Senna
20th September 2005, 05:34 PM
I get shocks on my legs from my 500 MHz Dual USB iBook when metal surrounds under the rubber feet touch my skin.

It only happens when the power adapter is plugged in.

jerrah
20th September 2005, 05:36 PM
This all sounds a bit worrying, I don't think we're likely to get a lethal shock but still!

LCGuy
20th September 2005, 08:11 PM
I really wouldn't worry about it, the only ways you'd get a lethal shock are from either:

a) If you open up the display and touch the inverter board, or a cable going to or from the inveter board while the machine's turned on and running, and even so, it won't kill you, i've been zapped by an inverter before and it gave me a helluva wake-up call, but apart from a 1mm burn mark on my finger, I was fine.

or

B) If you open up the power supply and touch its parts

Squozen
20th September 2005, 08:46 PM
Earlier Apple laptop power supplies are ungrounded (you'll see that they only have two prongs on the plug), which is why you're getting shocks. You can buy a replacement power supply that's grounded and the problem will go away.

Galumay
20th September 2005, 08:58 PM
ok, help me here, apple sell me a product that gives me electric shocks, this is due to them supplying an unearthed power supply cable, so to fix this apple will SELL me a replacement, earthed power lead!!??

is this correct? (rhetorical question really)

spargo
20th September 2005, 09:50 PM
Ok, this is my electric shock status, with my 13 month old, 15" G4 1.5 Ghz PowerBook.

When I purchased it last year, it came with the standard white transformer power supply box, a 2-prong clip-on socket, and a 3-prong (earthed) clip on 1-1.5m extension lead, giving me the option of either connecting the transformer box straight into the wall socket, or having it half-way along the cable between the PB and the wall socket (I hope you get my drift). Both of these are interchangable with iPod chargers and Airport Express boxes.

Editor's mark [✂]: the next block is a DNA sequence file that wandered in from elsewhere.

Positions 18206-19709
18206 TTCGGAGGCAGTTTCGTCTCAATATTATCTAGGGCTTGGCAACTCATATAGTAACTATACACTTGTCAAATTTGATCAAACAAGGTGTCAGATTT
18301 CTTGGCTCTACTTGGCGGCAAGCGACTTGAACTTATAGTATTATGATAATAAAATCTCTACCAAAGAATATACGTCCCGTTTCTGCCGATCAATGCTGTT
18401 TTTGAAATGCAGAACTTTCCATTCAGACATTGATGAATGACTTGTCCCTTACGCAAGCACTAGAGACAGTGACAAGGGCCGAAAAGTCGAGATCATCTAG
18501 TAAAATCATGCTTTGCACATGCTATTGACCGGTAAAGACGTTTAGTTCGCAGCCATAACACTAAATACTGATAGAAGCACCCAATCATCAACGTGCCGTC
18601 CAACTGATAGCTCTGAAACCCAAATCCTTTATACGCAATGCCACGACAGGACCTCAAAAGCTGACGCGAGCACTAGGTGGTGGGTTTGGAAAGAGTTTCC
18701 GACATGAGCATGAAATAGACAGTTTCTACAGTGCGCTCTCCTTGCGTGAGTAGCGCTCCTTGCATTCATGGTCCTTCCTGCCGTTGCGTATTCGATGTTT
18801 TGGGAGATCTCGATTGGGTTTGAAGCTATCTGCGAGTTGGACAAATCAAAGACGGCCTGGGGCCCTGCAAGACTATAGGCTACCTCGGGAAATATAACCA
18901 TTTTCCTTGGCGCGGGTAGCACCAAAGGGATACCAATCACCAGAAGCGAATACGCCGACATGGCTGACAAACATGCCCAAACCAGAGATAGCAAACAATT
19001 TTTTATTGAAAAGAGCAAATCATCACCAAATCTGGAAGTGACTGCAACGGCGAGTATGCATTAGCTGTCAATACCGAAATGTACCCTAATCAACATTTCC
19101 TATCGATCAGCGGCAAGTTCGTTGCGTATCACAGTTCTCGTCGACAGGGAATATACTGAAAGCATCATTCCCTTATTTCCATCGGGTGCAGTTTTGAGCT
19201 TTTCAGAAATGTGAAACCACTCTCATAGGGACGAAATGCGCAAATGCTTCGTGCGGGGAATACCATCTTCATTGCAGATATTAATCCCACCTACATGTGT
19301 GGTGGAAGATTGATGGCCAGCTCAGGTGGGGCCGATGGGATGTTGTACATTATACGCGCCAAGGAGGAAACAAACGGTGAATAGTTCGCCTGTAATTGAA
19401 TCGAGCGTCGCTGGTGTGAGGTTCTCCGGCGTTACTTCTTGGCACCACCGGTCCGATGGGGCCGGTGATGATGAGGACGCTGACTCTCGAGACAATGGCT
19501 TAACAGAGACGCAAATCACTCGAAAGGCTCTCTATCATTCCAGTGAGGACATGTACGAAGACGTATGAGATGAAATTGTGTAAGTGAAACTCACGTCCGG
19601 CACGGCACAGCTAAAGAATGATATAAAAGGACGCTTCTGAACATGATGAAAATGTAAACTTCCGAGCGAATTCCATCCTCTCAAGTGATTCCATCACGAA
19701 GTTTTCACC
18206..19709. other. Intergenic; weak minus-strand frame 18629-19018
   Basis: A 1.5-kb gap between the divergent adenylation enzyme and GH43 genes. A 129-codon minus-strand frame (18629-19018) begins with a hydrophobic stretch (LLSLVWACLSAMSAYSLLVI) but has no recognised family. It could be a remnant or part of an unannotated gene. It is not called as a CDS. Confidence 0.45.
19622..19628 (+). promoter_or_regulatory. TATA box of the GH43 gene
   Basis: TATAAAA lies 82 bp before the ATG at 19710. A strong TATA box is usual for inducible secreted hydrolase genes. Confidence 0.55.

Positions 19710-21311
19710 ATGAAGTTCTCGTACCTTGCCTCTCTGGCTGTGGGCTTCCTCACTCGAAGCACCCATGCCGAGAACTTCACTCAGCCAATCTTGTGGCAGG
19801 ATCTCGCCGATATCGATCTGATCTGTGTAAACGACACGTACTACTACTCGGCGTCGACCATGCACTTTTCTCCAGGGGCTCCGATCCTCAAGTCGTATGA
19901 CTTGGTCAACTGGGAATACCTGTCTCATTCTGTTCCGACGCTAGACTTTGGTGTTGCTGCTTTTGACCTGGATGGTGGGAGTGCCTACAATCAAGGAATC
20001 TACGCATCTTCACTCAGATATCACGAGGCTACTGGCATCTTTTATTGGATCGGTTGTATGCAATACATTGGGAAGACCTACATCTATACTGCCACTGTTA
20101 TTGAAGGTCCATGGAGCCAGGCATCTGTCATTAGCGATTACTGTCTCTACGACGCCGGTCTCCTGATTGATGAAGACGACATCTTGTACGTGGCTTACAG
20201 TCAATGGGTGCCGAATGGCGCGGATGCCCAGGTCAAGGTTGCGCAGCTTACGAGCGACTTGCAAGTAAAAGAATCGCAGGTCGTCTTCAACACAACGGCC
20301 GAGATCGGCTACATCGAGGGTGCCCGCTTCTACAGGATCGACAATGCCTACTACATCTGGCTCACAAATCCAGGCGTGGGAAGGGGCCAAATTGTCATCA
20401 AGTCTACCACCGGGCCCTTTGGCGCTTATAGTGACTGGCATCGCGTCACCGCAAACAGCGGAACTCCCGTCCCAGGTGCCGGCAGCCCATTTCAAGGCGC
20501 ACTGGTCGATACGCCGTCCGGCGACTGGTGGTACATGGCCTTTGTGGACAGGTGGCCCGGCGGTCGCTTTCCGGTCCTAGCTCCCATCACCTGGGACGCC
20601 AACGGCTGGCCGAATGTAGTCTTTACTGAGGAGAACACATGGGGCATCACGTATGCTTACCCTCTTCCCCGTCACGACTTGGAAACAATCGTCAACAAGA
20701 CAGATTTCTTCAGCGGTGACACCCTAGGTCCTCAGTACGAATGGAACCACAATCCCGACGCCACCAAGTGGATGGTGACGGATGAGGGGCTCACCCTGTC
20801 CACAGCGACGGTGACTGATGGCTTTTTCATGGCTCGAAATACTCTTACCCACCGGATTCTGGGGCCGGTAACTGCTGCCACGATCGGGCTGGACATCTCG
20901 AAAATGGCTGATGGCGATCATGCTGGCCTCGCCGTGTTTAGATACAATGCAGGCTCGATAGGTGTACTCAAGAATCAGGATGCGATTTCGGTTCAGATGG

So this is what happens when i'm using my PB in its various powered arrangements:

1. Battery only - no shocks/tingles

2. Powered/Charging with the clip-on 2-prong socket, straight into the wall/powerboard - I receive some minor tingles from it, assumably because the small clip-on socket only has 2-prongs and therefore doesn't have an earth for the transformer. So the machine must be earthing where required through me!

3. Powered/Charging with the 3-prong (earthed) clip-on 1-1.5m extension lead - I receive no tingles at all, assumably because the 3-prong clip-on extension lead socket has 3-prongs and therefore DOES have an earth connection for the transformer.

If people are concerned, then they should probably use the socket with 3-prongs rather than the 2-prong one. Seems pretty crazy to only have 2-prongs on one socket, when the transformer it connects to IS capable of earthing via a 3-prong socket, AND you're using a metal cased electrical applicance..

spargo
20th September 2005, 09:54 PM
Originally posted by galamay@Sep 20 2005, 11:58 AM
ok, help me here, apple sell me a product that gives me electric shocks, this is due to them supplying an unearthed power supply cable, so to fix this apple will SELL me a replacement, earthed power lead!!??

is this correct? (rhetorical question really)
Hey galamay - Didn't your PowerBook come with a longer cable that has a 3-prong socket, as well as the clip-off 2-prong small socket?

Mine did (as explained above), but things may have changed when your newer model PB was released..

Can anyone else with a new model and/or older model confirm this?

What did your's come with Ozi? It's the same model as mine. Both a 2-prong & 3-prong extension lead?

Georgina EG
20th September 2005, 11:23 PM
Does it happen using iBooks, and how would it affect someone with a pacemaker? The 3-pin plug sounds the right way to go.

pb12lover
20th September 2005, 11:28 PM
my new powerbook 12' (2 weeks old) came with both the extension cord with 3-prongs and the 2-prong adapter. like spargo, i only get tingles when using the 2-pronged adpater

jerrah
20th September 2005, 11:38 PM
To be honest I don't recall which connector I'm using on my powerbook at work. I'll check tommorrow. :thumbup:

LCGuy
21st September 2005, 12:10 AM
Originally posted by Georgina EG@Sep 20 2005, 11:23 PM
Does it happen using iBooks
I wouldn't think so, as iBooks have a plastic exterior, whereas the PowerBooks do not.

helloroto
21st September 2005, 12:46 AM
Originally posted by LCGuy@Sep 21 2005, 12:10 AM
I wouldn't think so, as iBooks have a plastic exterior, whereas the PowerBooks do not.
it does happen with iBooks, especially when using the 2-prong thingy, you will normally recieve shocks from either the battery removal thingo and the display opener thingy

Cheers,
Roto :D

PS Excuse the miss terminology